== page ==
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Joint Resurfacing for Canine OC Lesions

By Nicolas J. Trout, MA, VET, MB, DACVS, ECVS
angell.org/surgery
surgery@angell.org
617-541-5048

January 2022

 

 

Figure 1

Osteochondrosis (OC) is caused by a failure of normal endochondral ossification leading to abnormal cartilage development. In some cases, this diseased cartilage will separate from the underlying bone to create a flap (Osteochondritis dissecans or OCD). Regardless, these types of articular defects, found in the canine shoulder, elbow, hip, stifle, and hock, frequently occur in growing large breed dogs, leading to lameness, joint pain, joint swelling, and decreased range of motion in the affected joint. Most dogs present between six and twelve months of age, but OC lesions can become a clinical problem later in life. Diagnosis is often straightforward through radiography or computed tomography; however, treatment can be challenging. Historically, the cartilage defect would be curetted down to healthy bleeding subchondral bone, allowing the formation of fibrocartilage. Unfortunately, in the stifle, where the problem lies on the weight-  bearing surface of the femoral condyle, positive outcomes are difficult to achieve. The use of a synthetic cartilage plug—SynACART® (Arthrex)—offers an appealing alternative. The plug is made from a biodurable polycarbonate urethane on the articular surface and molded onto a titanium mesh at the base (Figure 1, right), allowing for bone ingrowth and fusion. Plugs come in various sizes: 8mm, 10mm, and 15mm (size of defect can be measured from radiographs or CT scan), which avoids the need for sampling at a donor site, thereby reducing morbidity and speeding up the surgical process.

Figure 2

Routine stifle arthrotomy, judicious retraction, and hyperflexion of the stifle allow exposure of the lesion (Figure 2, left). Using a specific guide, a 2.4mm guide pin is placed in the center of, and perpendicular to, the defect (retaining a rim of normal hyaline cartilage). A cannulated drill is placed over the pin and advanced to a stop limited depth of 8mm (Figure 3, below).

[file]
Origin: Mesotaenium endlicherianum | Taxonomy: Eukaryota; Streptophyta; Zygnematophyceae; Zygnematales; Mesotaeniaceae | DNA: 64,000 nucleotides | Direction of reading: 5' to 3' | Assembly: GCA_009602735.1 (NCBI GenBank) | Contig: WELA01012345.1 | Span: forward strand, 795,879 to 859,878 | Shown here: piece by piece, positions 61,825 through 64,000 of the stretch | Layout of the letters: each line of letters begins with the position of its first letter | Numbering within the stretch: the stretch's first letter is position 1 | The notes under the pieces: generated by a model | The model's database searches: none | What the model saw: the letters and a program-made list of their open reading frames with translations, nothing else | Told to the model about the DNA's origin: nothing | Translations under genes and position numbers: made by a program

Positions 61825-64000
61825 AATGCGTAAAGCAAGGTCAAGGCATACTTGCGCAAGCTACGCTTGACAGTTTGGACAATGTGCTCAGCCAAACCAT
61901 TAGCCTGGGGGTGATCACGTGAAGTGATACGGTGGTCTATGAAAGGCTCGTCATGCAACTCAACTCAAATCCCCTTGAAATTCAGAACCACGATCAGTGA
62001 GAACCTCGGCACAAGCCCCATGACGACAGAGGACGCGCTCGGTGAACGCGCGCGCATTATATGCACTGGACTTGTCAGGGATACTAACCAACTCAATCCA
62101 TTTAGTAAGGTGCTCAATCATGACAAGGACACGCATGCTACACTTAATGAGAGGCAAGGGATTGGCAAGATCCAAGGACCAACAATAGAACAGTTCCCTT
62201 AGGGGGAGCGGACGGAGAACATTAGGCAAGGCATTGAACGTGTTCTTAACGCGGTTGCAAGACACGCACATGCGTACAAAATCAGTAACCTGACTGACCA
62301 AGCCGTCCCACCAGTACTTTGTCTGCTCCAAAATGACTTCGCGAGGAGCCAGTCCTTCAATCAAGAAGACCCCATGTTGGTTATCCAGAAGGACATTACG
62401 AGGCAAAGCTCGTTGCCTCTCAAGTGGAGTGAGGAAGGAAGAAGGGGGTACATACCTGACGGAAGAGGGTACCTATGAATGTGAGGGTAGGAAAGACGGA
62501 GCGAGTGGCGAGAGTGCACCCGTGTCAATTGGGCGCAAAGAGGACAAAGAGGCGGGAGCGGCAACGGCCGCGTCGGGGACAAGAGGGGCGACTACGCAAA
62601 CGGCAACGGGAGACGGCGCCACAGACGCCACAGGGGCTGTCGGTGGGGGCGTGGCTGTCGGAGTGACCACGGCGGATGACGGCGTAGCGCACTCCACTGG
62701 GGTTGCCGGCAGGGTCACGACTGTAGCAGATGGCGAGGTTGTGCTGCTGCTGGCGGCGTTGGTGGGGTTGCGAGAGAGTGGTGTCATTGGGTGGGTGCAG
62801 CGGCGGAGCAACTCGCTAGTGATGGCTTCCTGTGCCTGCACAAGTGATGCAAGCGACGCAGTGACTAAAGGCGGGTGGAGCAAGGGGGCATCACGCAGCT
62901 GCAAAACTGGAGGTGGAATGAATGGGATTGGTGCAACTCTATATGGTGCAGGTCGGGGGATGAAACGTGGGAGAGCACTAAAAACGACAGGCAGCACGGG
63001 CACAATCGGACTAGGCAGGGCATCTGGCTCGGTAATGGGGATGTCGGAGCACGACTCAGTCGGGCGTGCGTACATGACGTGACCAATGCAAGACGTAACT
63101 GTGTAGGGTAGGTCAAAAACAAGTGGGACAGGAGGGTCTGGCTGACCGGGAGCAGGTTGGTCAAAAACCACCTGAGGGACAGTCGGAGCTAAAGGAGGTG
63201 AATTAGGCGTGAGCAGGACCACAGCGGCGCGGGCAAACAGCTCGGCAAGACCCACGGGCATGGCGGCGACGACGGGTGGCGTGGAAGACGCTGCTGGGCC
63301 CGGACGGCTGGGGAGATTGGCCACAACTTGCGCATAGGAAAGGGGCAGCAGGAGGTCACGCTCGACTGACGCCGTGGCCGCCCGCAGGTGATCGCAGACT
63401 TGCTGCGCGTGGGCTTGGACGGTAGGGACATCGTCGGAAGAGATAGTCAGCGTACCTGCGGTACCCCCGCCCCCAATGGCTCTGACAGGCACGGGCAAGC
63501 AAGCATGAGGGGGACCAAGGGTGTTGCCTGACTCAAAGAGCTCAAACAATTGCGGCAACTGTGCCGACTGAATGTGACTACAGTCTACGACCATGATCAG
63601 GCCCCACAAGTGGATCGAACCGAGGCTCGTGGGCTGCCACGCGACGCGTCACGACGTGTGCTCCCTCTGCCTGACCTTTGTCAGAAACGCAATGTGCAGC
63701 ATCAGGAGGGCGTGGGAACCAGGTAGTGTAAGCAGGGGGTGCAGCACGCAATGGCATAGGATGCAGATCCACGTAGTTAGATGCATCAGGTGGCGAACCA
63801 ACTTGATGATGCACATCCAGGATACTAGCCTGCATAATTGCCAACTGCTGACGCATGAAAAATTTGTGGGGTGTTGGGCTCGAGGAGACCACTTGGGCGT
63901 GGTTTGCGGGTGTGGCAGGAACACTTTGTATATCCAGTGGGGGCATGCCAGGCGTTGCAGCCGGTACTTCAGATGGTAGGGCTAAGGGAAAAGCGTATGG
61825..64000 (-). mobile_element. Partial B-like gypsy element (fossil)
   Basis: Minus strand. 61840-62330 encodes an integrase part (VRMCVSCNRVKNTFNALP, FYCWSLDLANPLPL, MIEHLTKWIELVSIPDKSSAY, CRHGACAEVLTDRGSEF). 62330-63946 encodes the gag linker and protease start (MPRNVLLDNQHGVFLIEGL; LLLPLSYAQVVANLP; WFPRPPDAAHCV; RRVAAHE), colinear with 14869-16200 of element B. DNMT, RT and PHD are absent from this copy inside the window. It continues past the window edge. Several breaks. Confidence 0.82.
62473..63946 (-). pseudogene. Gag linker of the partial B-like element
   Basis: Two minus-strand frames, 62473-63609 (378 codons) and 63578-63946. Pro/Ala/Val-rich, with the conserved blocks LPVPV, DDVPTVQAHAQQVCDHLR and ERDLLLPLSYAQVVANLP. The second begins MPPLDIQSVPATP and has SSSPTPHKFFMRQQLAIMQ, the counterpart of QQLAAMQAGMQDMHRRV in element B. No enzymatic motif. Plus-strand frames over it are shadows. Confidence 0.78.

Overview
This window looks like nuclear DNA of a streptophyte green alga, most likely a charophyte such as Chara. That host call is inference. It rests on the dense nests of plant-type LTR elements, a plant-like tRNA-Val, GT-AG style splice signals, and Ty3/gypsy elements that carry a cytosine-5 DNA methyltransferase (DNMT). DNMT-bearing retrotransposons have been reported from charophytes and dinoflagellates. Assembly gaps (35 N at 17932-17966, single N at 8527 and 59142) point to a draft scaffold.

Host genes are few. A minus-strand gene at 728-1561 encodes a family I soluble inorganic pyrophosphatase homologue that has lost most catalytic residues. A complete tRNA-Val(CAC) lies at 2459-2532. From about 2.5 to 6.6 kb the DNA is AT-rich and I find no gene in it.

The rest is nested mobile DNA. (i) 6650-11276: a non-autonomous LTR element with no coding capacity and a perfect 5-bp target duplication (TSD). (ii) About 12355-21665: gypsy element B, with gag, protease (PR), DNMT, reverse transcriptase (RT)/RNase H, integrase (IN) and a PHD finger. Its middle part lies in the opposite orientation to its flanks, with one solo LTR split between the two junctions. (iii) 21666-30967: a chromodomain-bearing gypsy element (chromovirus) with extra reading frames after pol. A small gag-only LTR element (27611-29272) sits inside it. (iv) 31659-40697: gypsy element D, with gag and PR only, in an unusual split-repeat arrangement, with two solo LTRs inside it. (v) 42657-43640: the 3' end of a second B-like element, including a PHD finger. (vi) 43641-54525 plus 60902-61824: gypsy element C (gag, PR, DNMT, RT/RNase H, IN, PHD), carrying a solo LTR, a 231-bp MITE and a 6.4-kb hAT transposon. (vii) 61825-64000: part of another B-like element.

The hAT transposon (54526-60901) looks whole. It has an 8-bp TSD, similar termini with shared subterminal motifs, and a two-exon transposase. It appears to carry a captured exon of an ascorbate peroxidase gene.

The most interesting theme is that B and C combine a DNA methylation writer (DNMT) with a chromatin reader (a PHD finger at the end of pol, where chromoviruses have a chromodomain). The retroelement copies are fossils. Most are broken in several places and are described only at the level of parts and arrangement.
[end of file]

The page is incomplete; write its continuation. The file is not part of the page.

Figure 3

This is carefully flushed and debrided before implantation of the SynACART® plug (Figure 4, below). Postoperative analgesia is the same as for any other stifle arthrotomy with the use of nonsteroidal anti-inflammatories for two weeks. Confinement to a single room is recommended for the first two to four weeks, with five-minute leash walks starting at four weeks. A six-week recheck with radiographs or CT scan is recommended, followed by an incremental return to normal activity at around 12 weeks post-surgery.

Figure 4

 

Based on several peer-reviewed scientific articles, it appears as though synthetic osteochondral resurfacing techniques offer a viable alternative to curettage with good to excellent clinical outcomes.

 

References

  1. Canine Elbow Dysplasia: Ununited Anconeal Process, Osteochondritis Dissecans, and Medical Coronoid Process Disease. Vezzoni A, Benjamino K. Vet Clin North Am Small Anim Pract. 2021 Mar;51 (2) 439-474.
  2. Treatment of Osteochondrosis Dissecans of the Canine Stifle Using Synthetic Osteochondral Resurfacing. Egan P, et al. Vet Comp Orthop Traumatol. 2018 Feb;31(2): 144-152.
  3. Synthetic osteochondral resurfacing for treatment of large caudocentral osteochondritis dissecans lesions of the humeral head in 24 dogs. Murphy S, et al. Vet Surg 2019 Jul; 48 (5): 858-868.
  4. Evaluation of synthetic osteochondral implants. Cook JL, et al. J Knee Surg. 2014 Aug:27 (4): 295-302.